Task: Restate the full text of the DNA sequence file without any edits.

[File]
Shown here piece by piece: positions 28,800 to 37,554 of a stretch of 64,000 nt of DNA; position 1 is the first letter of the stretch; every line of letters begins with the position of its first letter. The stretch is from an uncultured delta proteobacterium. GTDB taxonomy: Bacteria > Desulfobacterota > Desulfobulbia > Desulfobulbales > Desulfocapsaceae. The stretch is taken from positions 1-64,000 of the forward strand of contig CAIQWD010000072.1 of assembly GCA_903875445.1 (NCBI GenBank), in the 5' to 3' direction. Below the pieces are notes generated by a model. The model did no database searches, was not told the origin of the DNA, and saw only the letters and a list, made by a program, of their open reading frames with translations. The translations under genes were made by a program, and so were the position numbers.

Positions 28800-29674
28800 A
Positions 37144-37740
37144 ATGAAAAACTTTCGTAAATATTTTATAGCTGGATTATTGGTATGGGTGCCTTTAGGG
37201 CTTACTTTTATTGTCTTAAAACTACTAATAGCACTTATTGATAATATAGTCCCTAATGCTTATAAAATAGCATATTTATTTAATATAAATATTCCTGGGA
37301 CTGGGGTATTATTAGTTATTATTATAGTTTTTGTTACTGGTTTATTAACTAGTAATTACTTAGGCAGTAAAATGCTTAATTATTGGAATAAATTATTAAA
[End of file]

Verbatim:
Shown here piece by piece: positions 28,800 to 37,554 of a stretch of 64,000 nt of DNA; position 1 is the first letter of the stretch; every line of letters begins with the position of its first letter. The stretch is from an uncultured delta proteobacterium. GTDB taxonomy: Bacteria > Desulfobacterota > Desulfobulbia > Desulfobulbales > Desulfocapsaceae. The stretch is taken from positions 1-64,000 of the forward strand of contig CAIQWD010000072.1 of assembly GCA_903875445.1 (NCBI GenBank), in the 5' to 3' direction. Below the pieces are notes generated by a model. The model did no database searches, was not told the origin of the DNA, and saw only the letters and a list, made by a program, of their open reading frames with translations. The translations under genes were made by a program, and so were the position numbers.

Positions 28800-29674
28800 A
Positions 37144-37740
37144 ATGAAAAACTTTCGTAAATATTTTATAGCTGGATTATTGGTATGGGTGCCTTTAGGG
37201 CTTACTTTTATTGTCTTAAAACTACTAATAGCACTTATTGATAATATAGTCCCTAATGCTTATAAAATAGCATATTTATTTAATATAAATATTCCTGGGA
37301 CTGGGGTATTATTAGTTATTATTATAGTTTTTGTTACTGGTTTATTAACTAGTAATTACTTAGGCAGTAAAATGCTTAATTATTGGAATAAATTATTAAA